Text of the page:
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STUDENT EDITOR BLOG

Comment: 'Winter (placement) is coming, so make sure you're ready'

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I will always remember my first ever placement; it was straight after the high of Christmas and New Year and in the middle of the January blues and my cohort was sent off to sample our first ever ‘long day’ and infamous ‘night shift’

Danille Garrington-Miller

This year, I am a few days away from my ‘return to hub’ placement, which also happens to be ”in the deep midwinter”, and upon qualification (unless I score one of those fantastic work contracts that sees six months in the UK and six months in the Maldives, I will also be expected to work shifts 365 days a year.

If you are anything like me, getting up early in the winter is torture. It’s cold, dark and usually drizzly.

Your housemates with no placement attached to their course get a lie in, which only intensifies feelings of misery and gloom.

”Come 8pm, you joyously leave the shift behind and rejoice in the intoxicating fresh air.”

To top it all off you then have to find your way to placement at 6am when you can’t see your face in front of you hands and are carrying three bags because you refuse to pay £6.50 for a sandwich and crisps.

Come 8pm, you joyously leave the shift behind and rejoice in the intoxicating fresh air. But you also hit a brick wall because its once again pitch-black and they don’t yet provide students with night vision goggles.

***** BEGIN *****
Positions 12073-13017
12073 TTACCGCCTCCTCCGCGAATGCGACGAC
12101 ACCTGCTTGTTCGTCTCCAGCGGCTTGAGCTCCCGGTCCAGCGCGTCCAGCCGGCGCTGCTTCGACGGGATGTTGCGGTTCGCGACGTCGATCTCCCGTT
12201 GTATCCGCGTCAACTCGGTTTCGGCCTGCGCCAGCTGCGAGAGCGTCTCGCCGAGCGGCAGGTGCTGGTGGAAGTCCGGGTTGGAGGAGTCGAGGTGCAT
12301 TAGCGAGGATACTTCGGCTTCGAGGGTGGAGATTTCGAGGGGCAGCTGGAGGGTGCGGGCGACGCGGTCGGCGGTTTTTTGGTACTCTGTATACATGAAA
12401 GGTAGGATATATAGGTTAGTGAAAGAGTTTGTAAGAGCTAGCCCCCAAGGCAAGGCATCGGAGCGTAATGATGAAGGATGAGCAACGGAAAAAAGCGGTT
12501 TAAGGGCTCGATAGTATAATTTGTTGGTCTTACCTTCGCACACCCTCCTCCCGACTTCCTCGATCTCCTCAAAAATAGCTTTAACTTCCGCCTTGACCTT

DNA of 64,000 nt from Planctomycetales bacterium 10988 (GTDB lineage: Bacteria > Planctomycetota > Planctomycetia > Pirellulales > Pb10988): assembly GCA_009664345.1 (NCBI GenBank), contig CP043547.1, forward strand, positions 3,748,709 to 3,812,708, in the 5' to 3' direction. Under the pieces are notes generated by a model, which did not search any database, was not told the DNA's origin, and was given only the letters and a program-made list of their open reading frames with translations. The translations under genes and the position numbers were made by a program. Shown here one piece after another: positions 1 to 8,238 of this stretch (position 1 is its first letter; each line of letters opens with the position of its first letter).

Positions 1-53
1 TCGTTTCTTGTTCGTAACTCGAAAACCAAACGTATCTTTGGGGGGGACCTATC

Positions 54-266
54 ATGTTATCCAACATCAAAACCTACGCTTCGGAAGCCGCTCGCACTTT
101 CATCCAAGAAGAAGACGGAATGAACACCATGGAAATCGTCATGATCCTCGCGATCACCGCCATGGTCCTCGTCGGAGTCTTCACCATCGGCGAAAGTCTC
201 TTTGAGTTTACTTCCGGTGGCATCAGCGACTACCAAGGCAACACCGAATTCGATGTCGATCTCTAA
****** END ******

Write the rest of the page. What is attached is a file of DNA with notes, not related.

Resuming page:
“You can feel sleepy, crave carbs and feel as though you want to hibernate as the days grow shorter and the temperature lowers.”

All joking aside, you can begin to feel as though you are operating in a weird limbo of cold, isolating darkness. Perhaps you don’t know what day or time it is, and your sleep may be compromised.

This is a recipe for not being very happy at all.

Feeling low in winter can be (at least) mildly debilitating and affects most of the population. You can feel sleepy, crave carbs and feel as though you want to hibernate as the days grow shorter and the temperature lowers.

“Not only is this damaging to you physiologically, as your body requires vitamin D and fresh air to run efficiently, but it is emotionally damaging too.”

Being student nurses, I believe working shifts in a hospital environment puts us all at risk of feeling down and can exacerbate these symptoms if you generally are a summer-loving person. Student nurses don’t always get the opportunity to enjoy the natural light as it occurs due to being cooped up inside, for a long time if we are doing a string of shifts.

On many occasions during my training I have left work in the dark, got home when it is darker still and not been outside for 13 hours. Not only is this damaging to you physiologically, as your body requires vitamin D and fresh air to run efficiently, but it is emotionally damaging too. Too often, during the winter I am left drained and at times overwhelmed and tearful.